Reviewby Rebecca Silverman,
Sakura Hime: The Legend of Princess Sakura
With Ouri's true nature as a youko revealed, Sakura must determine whether or not she is capable of killing her former friend. But Ouri is not the only human Enju has corrupted, and now Sakura must also protect herself and Aoba from this second youko as well – with a little help from Kohaku and Hayate, that is. Later she and Aoba come to some important realizations about their relationship and a face from the past comes forward in a surprising way.
While this series is no Kamikaze Kaitō Jeanne, Arina Tanemura's return to the magical girl story is a welcome one. The unusual setting of Heian (794-1185) Japan is one that allows for some gorgeous settings and costumes, and even though Tanemura isn't always faithful to the period, it certainly gives the series an edge. That said, the second half of this volume is much stronger than the first, so there's some mediocrity to get through before Tanemura admittedly launches the series she initially wanted to write.
The first half of the book deals with wrapping up the Ouri storyline from volume two. Readers may remember that when Ouri's family home was attacked by Enju the youko she was injured and possessed. Last time Sakura declared herself unable to kill Ouri, and the creature she had become fell from a cliff. Now our heroine is forced to revisit that decision. It is one of those moments that can define a magical girl, and as always, Tanemura pulls her heroine through it admirably. The only real complaint about this section is that the author felt that she couldn't dwell on the sadness too much. That really detracts from the impact of Sakura's decision and its aftermath. Tanemura offers the excuse that she felt badly for the characters and admits she “drew it blandly.” To some readers this will seem frankly lame, as followers of the author know that she is capable of much more.
The second part is, as was mentioned, much stronger. It begins with Sakura reminiscing about her deceased older brother Kai with Kohaku and the still-adorable Asagiri. She admits that she still mourns him and cannot understand how it was that he died while she is immortal. Soon the answer to that is revealed, and it is, if not a shock, emotionally done. Also revealed are the depths of the Emperor's machinations. Until now all we knew was that he had a hand in the betrothal of Aoba and Sakura, but now his true nature is unveiled. This is where Tanemura shines. The reveal is both horrifying and traumatic, providing good insight into several of the characters as well as the greatest hurdle that Sakura herself, and to a lesser degree Aoba, will have to overcome. While the eight chapters previous to this kick-off do not seem precisely to be a prologue to the greater series, they definitely have a lighter, or perhaps blander, tone. If you have been ambivalent about the series before now, give yourself this volume before deciding to drop it. Things, as you may have guessed, really pick up.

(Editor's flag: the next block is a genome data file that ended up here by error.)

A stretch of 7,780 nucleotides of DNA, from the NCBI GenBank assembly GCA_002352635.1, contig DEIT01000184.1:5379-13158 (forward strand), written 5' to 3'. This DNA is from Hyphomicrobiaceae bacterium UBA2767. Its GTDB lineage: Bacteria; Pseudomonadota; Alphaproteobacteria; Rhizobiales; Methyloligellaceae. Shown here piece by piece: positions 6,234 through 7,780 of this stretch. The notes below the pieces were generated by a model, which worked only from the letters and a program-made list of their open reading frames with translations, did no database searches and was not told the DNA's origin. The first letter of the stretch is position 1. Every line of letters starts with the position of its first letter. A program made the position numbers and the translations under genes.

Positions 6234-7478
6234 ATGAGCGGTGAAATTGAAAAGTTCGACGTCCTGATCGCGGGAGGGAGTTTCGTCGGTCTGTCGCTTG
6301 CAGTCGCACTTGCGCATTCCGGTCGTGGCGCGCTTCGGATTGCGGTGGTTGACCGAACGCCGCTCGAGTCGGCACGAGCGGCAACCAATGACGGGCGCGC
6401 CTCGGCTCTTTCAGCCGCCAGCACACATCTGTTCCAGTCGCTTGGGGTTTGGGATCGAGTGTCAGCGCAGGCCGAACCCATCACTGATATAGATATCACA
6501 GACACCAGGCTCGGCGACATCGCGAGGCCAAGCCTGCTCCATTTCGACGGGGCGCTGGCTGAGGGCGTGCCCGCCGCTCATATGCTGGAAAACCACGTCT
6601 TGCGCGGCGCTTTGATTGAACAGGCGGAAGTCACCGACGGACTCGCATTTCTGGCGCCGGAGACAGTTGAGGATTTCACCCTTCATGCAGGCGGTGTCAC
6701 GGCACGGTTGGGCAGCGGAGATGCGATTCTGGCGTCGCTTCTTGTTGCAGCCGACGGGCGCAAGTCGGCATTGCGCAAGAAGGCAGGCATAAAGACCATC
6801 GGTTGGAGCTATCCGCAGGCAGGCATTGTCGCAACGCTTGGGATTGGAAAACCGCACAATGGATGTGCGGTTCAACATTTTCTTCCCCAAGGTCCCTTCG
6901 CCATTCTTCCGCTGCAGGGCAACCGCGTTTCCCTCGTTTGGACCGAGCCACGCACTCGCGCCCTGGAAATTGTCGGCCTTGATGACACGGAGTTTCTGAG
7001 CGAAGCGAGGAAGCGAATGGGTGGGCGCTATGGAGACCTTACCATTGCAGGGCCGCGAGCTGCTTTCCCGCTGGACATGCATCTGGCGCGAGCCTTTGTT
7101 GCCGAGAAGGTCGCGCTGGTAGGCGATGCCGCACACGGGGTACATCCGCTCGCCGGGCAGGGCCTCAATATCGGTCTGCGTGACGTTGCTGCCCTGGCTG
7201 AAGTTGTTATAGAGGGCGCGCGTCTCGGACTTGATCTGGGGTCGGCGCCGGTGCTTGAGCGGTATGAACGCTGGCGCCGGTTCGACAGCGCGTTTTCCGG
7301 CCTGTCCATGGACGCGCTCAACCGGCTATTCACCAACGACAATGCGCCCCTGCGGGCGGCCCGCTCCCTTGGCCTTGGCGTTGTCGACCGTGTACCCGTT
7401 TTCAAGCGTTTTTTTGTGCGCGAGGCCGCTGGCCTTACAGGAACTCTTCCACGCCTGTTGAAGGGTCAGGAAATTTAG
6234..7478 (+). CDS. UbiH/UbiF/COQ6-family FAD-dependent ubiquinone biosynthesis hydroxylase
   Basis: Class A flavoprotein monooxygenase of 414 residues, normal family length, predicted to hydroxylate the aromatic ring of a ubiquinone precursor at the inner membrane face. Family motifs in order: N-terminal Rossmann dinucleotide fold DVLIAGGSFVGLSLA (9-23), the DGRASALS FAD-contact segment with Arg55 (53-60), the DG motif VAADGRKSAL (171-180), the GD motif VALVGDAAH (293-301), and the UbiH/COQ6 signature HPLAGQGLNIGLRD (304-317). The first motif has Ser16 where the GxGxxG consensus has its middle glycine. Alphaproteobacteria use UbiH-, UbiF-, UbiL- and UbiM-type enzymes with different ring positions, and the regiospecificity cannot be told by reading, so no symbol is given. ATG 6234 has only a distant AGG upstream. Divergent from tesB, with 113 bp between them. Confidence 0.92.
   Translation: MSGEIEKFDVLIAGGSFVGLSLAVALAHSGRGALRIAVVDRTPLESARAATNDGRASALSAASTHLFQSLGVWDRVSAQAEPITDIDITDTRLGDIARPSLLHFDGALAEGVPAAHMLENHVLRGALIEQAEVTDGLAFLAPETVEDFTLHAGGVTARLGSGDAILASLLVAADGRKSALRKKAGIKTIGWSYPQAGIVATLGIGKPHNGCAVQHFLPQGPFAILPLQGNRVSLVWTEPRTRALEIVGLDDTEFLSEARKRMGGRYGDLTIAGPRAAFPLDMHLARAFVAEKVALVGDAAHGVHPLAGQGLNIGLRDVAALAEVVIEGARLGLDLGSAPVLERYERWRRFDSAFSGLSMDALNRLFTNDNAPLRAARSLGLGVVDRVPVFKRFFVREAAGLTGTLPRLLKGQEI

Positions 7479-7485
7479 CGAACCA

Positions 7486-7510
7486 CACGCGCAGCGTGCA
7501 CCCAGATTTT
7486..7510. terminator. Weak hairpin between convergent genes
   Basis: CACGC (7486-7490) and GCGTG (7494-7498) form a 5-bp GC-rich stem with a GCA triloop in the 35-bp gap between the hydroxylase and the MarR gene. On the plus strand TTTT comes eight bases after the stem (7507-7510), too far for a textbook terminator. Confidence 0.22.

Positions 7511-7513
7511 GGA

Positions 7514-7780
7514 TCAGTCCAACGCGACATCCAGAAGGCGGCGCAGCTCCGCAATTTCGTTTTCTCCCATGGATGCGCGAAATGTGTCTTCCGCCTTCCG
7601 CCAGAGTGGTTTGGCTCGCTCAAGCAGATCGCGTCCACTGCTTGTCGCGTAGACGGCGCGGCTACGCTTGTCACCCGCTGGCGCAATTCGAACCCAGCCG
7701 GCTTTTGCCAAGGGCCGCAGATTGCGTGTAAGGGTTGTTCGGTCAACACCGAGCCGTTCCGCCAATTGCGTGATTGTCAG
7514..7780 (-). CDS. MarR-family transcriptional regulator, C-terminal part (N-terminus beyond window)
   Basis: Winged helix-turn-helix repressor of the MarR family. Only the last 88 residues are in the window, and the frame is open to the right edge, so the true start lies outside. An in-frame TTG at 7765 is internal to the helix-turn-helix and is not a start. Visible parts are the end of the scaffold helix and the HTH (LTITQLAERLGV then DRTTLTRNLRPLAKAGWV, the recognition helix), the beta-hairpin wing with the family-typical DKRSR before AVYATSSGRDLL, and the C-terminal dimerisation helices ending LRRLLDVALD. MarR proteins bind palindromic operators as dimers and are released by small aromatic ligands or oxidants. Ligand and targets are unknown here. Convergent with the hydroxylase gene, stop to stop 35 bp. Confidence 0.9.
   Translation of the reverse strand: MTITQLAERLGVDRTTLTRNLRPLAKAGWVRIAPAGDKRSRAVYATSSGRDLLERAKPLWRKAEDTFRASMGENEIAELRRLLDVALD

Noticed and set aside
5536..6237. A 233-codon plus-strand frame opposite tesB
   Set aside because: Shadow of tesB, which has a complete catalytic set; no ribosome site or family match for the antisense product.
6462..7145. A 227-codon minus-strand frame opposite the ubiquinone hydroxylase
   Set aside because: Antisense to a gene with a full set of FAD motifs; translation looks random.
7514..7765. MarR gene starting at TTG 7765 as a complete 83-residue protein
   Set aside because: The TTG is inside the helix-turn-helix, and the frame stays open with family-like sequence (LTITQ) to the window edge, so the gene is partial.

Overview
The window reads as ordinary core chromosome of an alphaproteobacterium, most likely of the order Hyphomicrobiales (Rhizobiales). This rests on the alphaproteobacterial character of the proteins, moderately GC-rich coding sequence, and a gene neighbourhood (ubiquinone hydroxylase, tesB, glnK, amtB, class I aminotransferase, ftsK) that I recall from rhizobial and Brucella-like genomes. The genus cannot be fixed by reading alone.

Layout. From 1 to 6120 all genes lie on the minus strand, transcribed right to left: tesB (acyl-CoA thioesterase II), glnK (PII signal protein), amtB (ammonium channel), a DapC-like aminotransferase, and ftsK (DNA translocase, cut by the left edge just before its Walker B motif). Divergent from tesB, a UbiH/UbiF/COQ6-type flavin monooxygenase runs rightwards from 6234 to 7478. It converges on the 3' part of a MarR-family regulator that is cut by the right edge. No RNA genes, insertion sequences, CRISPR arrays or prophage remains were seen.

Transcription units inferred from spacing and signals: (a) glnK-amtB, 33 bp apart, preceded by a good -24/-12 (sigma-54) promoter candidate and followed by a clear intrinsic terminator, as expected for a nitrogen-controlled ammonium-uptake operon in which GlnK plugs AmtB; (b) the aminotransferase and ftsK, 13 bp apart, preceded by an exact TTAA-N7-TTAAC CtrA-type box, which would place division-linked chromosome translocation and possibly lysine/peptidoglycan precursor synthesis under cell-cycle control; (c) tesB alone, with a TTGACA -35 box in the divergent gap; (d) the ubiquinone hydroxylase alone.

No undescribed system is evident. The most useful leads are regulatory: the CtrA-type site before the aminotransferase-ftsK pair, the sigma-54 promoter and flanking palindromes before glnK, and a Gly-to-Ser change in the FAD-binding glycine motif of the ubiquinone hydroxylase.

Tanemura mentioned last volume in her nearly interminable author comments that she was trying scale down on the use of screentones in Sakura Hime: The Legend of Princess Sakura. A side-by-side comparison of this with, for example, Full Moon, does reveal a slight lessening of the sparklies, but only slight. Mostly tones appear in the background to denote the mood, and they can at times get a bit overwhelming. Largely, however, her art is still the same like-it-or-leave-it style that has been the defining feature of her series from day one. Eyes are huge and sharply lashed, men are severely under endowed, and hair has a beautiful flow that snakes across the page. Particularly remarkable is Sakura's transformation sequence in chapter eight. It has real movement and may call to mind the transformations in the magical girl classics, most specifically Sailor Moon. Generally Tanemura's art does give a feeling of motion, most notably in the action scenes.
As has been mentioned, historical accuracy is not a selling point of this series. While clothing is era-correct, women consistently show their hands, a major no-no for the Heian period, and kissing – a western import in the Edo period – abounds. For most people this will not be a drawback, but it is worth noting for those who will be bothered. All of that aside, Tanemura does answer that very important question of what men did with their hair under those tall, keel-shaped hats.
While Sakura Hime: The Legend of Princess Sakura is not Tanemura's finest work, it is still a welcome return to the classic magical girl story. The start has been a bit slow, but with the plot the author wanted rearing its head, it seems safe to say that the series will get better from here.
Overall : B-
Story : B+
Art : B
+ Attractive art, elements of classical magical girl works, building excitement.
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